I claim that NdGT of COURSE knows that mixing paints and mixing light yields different results. Thony is acting like that's something he learned watching Sesame Street so maybe Tyson doesn't know it. No, that's something you learn in standard physics classes (at least in the US), so of course Tyson knows it.

    Not only does he know it, I'm pretty sure that was *his point*. That someone who was used to working with paints, and *not* working with lights, would be surprised to learn that mixing all of the colors of the rainbow together would yield white light. They might have guessed it would be black.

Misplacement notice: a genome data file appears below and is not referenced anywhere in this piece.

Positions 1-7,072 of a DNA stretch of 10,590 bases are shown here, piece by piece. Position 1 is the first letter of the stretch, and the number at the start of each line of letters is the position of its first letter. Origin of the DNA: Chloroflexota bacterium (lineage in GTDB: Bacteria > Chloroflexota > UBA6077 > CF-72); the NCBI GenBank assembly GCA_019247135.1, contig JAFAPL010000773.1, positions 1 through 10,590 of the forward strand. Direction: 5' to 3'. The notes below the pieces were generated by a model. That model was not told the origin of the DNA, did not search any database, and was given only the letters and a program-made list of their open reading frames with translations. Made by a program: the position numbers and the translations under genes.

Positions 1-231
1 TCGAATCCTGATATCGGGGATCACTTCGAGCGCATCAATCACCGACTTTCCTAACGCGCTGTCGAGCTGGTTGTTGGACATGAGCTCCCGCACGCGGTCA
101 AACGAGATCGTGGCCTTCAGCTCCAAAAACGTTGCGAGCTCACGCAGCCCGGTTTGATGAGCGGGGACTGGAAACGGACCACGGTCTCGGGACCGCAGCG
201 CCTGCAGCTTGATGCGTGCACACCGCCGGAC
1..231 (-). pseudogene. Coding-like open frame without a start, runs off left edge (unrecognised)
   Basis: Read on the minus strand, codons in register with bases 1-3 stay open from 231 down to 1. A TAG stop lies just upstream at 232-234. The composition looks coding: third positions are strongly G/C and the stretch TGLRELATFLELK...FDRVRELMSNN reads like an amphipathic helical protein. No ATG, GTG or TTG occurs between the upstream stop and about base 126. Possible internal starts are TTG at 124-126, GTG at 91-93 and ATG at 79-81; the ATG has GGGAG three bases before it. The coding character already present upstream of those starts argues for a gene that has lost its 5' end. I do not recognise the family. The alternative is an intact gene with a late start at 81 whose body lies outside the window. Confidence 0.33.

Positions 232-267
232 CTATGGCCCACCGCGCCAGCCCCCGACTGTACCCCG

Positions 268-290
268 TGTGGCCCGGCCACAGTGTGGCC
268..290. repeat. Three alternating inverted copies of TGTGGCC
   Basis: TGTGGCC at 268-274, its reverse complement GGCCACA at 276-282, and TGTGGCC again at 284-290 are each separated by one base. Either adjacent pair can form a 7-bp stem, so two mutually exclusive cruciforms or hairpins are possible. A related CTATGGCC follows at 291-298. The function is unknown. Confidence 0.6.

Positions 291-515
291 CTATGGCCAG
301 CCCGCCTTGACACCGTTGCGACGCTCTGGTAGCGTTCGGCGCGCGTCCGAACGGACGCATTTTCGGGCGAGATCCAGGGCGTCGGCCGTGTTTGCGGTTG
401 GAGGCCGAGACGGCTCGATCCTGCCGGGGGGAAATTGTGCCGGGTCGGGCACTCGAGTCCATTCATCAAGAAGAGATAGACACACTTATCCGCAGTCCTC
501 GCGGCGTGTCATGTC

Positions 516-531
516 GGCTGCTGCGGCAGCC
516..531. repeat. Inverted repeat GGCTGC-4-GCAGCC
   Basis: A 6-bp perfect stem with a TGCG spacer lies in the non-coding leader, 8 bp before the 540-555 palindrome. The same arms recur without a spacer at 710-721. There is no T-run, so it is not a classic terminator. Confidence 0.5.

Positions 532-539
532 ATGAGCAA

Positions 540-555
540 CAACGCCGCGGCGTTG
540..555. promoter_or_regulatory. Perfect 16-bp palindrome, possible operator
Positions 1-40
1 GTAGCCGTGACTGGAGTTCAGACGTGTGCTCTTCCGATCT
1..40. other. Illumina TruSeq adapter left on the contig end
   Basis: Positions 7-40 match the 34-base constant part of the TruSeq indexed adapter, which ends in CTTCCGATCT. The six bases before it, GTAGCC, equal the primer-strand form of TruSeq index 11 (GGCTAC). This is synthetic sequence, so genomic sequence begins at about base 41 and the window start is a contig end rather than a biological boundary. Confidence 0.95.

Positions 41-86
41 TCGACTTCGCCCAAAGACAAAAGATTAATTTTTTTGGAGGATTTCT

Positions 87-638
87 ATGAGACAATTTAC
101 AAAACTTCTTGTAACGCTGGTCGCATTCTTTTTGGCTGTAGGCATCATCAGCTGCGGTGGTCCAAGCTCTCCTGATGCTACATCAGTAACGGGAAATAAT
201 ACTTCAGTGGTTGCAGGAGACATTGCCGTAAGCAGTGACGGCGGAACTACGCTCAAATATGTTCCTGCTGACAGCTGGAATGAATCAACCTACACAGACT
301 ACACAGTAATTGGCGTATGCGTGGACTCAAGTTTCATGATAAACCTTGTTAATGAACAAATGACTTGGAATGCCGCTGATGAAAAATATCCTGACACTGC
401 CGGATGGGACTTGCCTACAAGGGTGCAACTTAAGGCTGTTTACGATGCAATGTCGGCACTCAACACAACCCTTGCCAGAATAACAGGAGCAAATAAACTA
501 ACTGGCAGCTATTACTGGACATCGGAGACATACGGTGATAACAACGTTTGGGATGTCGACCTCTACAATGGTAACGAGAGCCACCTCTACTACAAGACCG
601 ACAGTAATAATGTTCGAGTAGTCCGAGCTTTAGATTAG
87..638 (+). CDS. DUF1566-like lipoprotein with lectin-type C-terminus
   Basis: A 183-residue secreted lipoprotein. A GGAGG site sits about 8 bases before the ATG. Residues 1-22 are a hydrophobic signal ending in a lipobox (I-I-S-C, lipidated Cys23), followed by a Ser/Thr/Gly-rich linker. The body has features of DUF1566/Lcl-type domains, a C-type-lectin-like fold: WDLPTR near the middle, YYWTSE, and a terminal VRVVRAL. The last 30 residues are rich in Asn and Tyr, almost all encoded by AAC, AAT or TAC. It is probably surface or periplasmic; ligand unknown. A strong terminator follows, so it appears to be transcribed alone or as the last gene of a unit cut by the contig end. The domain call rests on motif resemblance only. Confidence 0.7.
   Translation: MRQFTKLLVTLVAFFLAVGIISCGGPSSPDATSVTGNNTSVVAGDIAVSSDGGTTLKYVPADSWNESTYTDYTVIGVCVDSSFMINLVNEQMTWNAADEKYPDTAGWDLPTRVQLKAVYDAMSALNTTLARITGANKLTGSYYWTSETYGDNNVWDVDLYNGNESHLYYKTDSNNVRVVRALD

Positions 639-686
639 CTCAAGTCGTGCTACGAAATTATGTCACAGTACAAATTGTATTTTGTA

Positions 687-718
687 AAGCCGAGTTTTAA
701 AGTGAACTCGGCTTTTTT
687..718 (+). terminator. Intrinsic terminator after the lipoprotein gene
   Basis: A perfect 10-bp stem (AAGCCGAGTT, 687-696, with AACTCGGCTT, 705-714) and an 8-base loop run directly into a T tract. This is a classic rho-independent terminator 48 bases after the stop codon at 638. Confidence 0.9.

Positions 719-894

And then, to rebut me, you point out, "But no Bob, artists weren't working with colored lights back then."

    Right, that was (I think) Tyson's whole point. Surely he wasn't saying, "Artists all the time mixed light together with prisms, and they had observed that it turned white, so they would've been shocked to learn that mixing colored lights yields white light." Does that make any sense?

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    1. "I want to ask you to stop and calm down."

      If I were any calmer I'd be asleep.

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    2. OK, I *did* fall asleep, but now I'm up again.

      1) I *agree* that not every part of Thony's post is strong. Yes, the mechanics part is sketchy. The optics: hmm, it is still weird for NdGT to say this, since painters were not thinking about that problem at all, as far as I know. But maybe...